Wednesday, February 10, 2010

Law demonstrates itself to be Ass (again)

You may have read about this court case. Now go and read this excellent post about why the judgement is so wrong-headed.

This sort of thing is what happens when a stupidly narrow view of what constitutes originality, a technology (recording) that means pretty much every bit of music ever created is available for ever and none forgotten (as would be natural otherwise), and avarice collide.

Those thieving bastards The Beatles nicked the tune for "Seargeant Pepper's Lonely Hearts Cklub Band" from medievel song "L'homme armé". Mahler ran off with huge chunks of his friend Hans Rott's symphony and used them for his own First (and used them to vastly better efect by the way). Then there's that bit in Brahms's Third Symphony which is totally a rip-off of Dvořák's Seventh (or possibly Sixth, can't remember offhand) - or is it the other way around? Bastards, the lot of them.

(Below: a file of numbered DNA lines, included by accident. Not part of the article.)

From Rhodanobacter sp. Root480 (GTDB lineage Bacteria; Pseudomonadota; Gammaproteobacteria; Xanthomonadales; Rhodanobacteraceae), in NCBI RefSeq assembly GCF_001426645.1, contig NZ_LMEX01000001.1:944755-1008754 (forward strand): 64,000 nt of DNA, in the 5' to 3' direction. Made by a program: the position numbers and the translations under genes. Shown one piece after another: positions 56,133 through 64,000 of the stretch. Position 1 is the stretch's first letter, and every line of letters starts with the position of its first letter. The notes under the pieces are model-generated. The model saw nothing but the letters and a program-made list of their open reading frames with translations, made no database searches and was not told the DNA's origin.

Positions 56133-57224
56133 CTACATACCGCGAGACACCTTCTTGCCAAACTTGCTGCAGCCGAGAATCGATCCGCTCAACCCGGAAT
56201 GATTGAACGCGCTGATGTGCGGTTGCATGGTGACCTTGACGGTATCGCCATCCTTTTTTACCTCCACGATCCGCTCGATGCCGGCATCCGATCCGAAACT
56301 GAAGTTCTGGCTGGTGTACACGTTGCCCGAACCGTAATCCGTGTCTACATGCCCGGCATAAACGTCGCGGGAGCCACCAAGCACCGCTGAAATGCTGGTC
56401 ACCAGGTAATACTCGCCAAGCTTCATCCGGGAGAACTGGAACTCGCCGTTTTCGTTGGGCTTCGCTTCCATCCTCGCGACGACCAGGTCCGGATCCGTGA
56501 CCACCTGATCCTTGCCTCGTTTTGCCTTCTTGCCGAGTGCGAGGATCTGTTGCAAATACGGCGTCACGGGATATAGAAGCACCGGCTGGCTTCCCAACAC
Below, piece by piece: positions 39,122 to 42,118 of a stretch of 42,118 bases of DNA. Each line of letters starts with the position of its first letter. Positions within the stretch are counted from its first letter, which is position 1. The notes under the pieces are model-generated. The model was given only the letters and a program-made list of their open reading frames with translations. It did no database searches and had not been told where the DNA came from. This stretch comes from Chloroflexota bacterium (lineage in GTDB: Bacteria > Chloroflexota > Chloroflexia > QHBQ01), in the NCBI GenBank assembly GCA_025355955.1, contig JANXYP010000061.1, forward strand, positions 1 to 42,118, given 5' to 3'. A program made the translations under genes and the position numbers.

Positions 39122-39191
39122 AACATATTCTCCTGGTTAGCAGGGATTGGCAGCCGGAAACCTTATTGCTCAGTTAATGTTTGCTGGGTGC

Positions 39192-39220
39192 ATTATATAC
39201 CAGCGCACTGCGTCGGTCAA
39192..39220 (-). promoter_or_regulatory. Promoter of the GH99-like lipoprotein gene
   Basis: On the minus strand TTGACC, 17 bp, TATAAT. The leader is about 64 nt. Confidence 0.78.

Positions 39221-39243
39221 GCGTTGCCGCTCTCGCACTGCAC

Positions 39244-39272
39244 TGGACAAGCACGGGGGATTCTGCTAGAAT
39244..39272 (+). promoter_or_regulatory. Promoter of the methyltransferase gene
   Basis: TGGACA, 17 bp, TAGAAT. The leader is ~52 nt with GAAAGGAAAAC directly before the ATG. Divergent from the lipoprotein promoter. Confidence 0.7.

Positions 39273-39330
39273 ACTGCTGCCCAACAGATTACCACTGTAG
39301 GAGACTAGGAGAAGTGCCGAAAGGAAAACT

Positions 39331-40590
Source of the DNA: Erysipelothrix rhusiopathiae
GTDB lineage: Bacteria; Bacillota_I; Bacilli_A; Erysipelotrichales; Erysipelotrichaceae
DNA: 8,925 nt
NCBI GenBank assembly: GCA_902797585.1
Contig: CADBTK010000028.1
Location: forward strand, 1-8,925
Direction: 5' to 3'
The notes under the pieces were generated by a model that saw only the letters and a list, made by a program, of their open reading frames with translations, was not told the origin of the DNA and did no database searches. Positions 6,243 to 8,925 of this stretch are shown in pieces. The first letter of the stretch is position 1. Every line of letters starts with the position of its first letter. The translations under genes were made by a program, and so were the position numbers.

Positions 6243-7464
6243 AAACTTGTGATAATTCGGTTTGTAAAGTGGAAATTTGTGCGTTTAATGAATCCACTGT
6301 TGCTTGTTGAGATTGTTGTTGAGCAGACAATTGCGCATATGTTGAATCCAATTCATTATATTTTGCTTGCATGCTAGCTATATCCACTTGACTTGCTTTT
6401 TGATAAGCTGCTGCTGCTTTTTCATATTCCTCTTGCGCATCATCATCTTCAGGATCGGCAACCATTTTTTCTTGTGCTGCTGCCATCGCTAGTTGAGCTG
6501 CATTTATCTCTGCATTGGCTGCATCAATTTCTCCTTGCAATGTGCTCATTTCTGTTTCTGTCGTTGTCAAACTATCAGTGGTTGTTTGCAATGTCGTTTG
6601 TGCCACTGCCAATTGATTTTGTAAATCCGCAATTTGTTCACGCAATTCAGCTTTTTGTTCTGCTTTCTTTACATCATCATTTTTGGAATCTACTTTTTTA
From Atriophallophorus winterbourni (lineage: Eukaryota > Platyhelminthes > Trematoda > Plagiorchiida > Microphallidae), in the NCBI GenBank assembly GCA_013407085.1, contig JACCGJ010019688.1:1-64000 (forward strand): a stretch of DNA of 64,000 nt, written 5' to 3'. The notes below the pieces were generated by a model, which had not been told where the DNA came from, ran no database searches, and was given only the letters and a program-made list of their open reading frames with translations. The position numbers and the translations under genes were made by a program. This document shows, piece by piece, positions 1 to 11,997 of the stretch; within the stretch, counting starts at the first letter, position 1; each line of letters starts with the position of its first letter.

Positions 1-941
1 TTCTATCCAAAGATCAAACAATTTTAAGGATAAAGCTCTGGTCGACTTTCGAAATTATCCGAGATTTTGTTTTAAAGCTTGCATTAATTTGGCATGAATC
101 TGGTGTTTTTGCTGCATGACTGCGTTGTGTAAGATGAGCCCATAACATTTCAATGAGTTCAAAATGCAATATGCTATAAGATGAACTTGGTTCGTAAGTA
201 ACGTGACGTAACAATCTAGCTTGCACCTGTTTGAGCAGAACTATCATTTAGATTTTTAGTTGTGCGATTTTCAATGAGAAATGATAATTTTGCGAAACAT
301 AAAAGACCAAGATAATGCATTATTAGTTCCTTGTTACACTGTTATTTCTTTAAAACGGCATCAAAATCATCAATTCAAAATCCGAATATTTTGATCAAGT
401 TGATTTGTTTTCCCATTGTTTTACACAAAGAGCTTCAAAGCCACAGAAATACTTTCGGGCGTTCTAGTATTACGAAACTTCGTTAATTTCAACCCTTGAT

Of course they didn't steal. Musical ideas crop up again and again, sometimes deliberately (Mahler, probably), sometimes by chance (Beatles, almost certainly). The idea that a combination of a few notes from a finite resource (a scale) is something to be set in stone and the basis to sue someone's arse off and get money off them is quite simply damaging to all music. I'm not arguing against creator rights here - of course musicians should have a right to protect their creations and make a living from them - for a limited time. But the reductionist view that copyright law takes of what constitutes originality, coupled with the ludicrous lengths of copyright terms, is an active obstacle to the natural growth and evolution of music as an artform.

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